(i) Indian Farmers Fertilizer Cooperative Limited v. Bhadra Products (2018) 2 SCC 534(IFFCO), particularly paragraphs 8, 9 and 15 thereof for the proposition that any order by which the Arbitral Tribunal disposes of an issue between the parties finally qualifies as an interim award.

(ii) H.S.Bedi and ors. v. STCI Finance Limited, MANU/DE/2208/2020, particularly paragraph 29 thereof, for the proposition that an order rejecting a request for amendment of the statement of defence is an interim award.

(iii) Arun T.Gujrathi v. Angel Capital and Debt Market Ltd, MANU/MH/0228/2012, and, in particular, paragraph 7 thereof, with regard to the rejection of a counter claim and interference therewith.

(iv) National Highways Authority of India v. Abhijeet Angul Sambalpur Toll Road Limited, 2022 SCC Online Del 664, particularly paragraph 16 to 18 thereof, for the proposition that the rejection of a counter claim amounts to an interim award.

(v) Jai Jai Ram Manohar Lal v. National Building Material Supply Gurgaon, MANU/SC/0016/1969, particularly paragraph 5 thereof, for the proposition that rules of procedure are intended to be a handmaid to the administration of justice.

(vi) Sardar Hari Bachan Singh v. S.Har Bhajan Singh and others, MANU/PH/0038/1975, particularly paragraph 9 thereof, with regard to requirement of a liberal approach to applications for amendment of pleadings.

(vii) Gokul Projects v. Cyclone Energy Pvt. Ltd. MANU/DE/3698/2018, and, in particular, paragraphs 10 and 13 thereof for the proposition that counter claims should be allowed to be raised so as to avoid multiplicity of proceedings.

(viii) State of Goa v. Parveen Enterprises (State of Goa), MANU/SC/0812/2011, particularly paragraph 32(b) thereof, for the proposition that the arbitral tribunal has jurisdiction to entertain the counter claim, even though it was not raised at a stage prior to the pleadings stage before the tribunal.

7. Learned counsel also referred to the orders of the Hon'ble Supreme Court by which the limitation periods were extended in the wake of the COVID-19 pandemic. By drawing reference to the order dated 08.03.2021 In re: Cognizance for Extension of Limitation, MANU/SC/ 0158/21, he submitted that the Hon'ble Supreme Court concluded that the period between 15.03.2020 and 14.03.2021 shall stand excluded while computing the period prescribed under Section 23(4) and 29(A) of the Arbitration Act.

8. Mr.Ravi, learned counsel for the respondents, made submissions to the contrary. He opened his submissions by pointing out the sequence of events pertaining to the dispute. In particular, he pointed out that the notice of arbitration was issued on 06.09.2019; the Arbitral Tribunal was constituted after filing a petition under Section 11 of the Arbitration Act; the claim statement was filed on 28.10.2020; the statement of defence was filed on 10.12.2020, whereas the counter claim was lodged on 29.03.2021. In view of the factual situation, he submitted that the Order passed by the Arbitral Tribunal does not call for interference.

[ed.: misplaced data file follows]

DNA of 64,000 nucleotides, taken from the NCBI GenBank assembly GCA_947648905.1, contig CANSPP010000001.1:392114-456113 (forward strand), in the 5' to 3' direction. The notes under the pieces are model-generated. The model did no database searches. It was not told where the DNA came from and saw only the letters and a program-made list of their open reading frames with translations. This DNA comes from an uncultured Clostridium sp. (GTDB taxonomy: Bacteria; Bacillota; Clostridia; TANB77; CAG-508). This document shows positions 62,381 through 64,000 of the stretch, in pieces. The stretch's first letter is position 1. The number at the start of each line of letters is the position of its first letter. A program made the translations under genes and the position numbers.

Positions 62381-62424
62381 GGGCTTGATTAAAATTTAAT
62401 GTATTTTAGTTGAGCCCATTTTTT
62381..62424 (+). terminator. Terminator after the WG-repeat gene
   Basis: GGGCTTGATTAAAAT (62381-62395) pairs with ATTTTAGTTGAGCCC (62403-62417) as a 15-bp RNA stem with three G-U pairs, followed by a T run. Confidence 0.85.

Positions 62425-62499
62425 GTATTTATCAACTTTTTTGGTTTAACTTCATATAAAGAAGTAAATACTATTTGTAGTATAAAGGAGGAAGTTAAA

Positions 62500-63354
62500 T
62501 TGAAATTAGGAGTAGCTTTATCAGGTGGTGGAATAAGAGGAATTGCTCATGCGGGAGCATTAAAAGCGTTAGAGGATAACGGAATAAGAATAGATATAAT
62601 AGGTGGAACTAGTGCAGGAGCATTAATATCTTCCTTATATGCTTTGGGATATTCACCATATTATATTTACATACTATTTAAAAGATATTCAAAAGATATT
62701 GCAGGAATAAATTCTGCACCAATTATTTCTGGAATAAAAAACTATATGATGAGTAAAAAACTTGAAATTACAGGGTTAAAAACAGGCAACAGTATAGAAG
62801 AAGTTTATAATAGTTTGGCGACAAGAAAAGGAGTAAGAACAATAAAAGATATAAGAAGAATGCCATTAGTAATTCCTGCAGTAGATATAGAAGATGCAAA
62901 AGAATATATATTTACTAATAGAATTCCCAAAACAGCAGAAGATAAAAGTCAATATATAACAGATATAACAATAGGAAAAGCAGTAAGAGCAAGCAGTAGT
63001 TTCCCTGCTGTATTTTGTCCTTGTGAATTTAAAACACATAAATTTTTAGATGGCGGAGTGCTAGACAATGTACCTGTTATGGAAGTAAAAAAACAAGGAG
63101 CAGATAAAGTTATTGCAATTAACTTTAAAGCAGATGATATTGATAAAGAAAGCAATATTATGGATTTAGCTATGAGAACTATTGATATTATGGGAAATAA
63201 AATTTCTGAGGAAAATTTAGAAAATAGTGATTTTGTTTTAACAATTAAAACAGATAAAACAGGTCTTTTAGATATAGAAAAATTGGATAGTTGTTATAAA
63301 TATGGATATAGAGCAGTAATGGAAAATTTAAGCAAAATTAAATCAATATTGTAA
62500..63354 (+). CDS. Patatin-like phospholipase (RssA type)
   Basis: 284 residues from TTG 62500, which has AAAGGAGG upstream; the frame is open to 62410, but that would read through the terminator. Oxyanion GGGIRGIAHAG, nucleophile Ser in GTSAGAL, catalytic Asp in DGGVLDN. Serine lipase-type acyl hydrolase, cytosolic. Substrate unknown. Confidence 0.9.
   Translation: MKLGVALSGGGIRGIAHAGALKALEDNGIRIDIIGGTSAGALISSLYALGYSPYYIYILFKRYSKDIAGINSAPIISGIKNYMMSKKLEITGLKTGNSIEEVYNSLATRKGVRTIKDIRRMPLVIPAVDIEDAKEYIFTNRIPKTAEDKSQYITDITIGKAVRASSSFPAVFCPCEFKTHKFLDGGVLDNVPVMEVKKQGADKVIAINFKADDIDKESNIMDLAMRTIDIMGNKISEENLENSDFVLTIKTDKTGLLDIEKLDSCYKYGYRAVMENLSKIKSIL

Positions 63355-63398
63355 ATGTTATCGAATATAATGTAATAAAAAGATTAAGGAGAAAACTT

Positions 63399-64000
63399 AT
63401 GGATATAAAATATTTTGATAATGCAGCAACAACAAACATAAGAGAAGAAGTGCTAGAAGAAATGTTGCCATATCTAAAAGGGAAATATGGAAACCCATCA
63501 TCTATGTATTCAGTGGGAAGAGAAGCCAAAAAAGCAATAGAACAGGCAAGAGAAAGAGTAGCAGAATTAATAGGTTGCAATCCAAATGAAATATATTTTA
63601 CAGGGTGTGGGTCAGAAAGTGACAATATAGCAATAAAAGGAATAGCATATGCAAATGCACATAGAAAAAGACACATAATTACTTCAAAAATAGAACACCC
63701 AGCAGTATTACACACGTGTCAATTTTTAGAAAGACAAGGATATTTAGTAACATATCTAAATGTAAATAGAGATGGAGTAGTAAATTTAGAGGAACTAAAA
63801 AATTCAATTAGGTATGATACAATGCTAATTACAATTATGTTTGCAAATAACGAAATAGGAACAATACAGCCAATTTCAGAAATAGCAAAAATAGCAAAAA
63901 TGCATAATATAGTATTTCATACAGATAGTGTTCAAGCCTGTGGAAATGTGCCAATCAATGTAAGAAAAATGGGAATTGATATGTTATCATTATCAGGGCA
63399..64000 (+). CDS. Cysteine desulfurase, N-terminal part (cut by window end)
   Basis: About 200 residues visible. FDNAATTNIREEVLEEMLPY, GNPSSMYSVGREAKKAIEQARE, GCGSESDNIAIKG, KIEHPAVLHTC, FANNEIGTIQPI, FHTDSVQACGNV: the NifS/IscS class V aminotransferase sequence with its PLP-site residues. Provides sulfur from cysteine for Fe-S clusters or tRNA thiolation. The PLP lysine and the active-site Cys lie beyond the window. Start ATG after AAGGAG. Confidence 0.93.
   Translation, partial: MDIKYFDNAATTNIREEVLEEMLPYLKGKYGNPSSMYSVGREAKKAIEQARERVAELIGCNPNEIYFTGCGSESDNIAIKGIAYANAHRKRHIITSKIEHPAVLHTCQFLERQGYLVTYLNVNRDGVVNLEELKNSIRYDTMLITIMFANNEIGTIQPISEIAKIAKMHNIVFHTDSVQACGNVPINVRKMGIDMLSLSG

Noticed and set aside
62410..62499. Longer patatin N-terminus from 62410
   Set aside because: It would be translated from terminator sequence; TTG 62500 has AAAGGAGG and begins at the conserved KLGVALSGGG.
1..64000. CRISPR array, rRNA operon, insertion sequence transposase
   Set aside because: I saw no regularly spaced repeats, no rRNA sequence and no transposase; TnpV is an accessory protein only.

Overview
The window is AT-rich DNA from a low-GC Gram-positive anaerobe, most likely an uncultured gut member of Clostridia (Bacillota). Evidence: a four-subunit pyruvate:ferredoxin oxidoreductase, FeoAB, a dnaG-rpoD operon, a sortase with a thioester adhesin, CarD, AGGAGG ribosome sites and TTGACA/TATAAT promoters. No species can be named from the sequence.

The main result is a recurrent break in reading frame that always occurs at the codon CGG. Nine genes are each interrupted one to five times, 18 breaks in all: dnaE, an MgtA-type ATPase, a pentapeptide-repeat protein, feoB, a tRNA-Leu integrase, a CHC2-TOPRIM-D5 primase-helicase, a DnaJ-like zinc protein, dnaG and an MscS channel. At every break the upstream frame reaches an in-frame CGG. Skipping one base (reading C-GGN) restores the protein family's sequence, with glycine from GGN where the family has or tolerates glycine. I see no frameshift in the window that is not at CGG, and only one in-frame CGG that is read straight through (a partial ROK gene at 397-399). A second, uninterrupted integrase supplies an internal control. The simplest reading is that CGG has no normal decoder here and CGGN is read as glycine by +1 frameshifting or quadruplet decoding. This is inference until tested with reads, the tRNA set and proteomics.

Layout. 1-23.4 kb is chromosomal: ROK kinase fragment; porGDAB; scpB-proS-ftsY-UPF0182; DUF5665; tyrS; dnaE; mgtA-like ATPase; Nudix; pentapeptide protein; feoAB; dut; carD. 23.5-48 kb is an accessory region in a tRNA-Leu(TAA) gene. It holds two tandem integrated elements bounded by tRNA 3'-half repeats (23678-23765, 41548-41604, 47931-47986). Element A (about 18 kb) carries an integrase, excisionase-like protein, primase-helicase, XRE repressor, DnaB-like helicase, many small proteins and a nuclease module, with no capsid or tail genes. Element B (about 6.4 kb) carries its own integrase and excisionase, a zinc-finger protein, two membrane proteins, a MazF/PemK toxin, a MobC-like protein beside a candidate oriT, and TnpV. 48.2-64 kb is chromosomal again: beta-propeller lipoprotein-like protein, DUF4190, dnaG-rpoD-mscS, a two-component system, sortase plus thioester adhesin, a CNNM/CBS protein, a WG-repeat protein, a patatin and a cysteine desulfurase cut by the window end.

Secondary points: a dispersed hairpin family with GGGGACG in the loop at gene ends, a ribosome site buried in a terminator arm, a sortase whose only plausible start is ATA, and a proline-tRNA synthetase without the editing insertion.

9. His next contention was that the said Order does not qualify as an interim award as per the Arbitration Act. By referring to Section 23(1) of the Arbitration Act, he pointed out that the statute mandates that the claim statement and statement of defence should be filed within the time limits fixed by the Arbitral Tribunal unless parties have agreed otherwise. In this case, he stated that the parties had not agreed on the time limits and, therefore, were bound by the time limits fixed by the Arbitral Tribunal. While admitting that a counter claim may be filed in terms of Section 23(2A), he submitted that such counter claim may be permitted to be lodged by the Arbitral Tribunal by taking into account the time limits fixed under the Arbitration Act. In particular, he pointed out that sub-section 4 of Section 23 mandates that the pleadings should be completed within a period of six months from the date(s) of appointment of the arbitrator(s) constituting the Arbitral Tribunal. According to learned counsel, the time limit of six months may have been extended by the order of the Hon'ble Supreme Court but such extension per se does not take away the discretion of the Arbitral Tribunal to decide whether leave should be granted for lodging the counter claim after taking into account the reasons and justifications provided in such regard.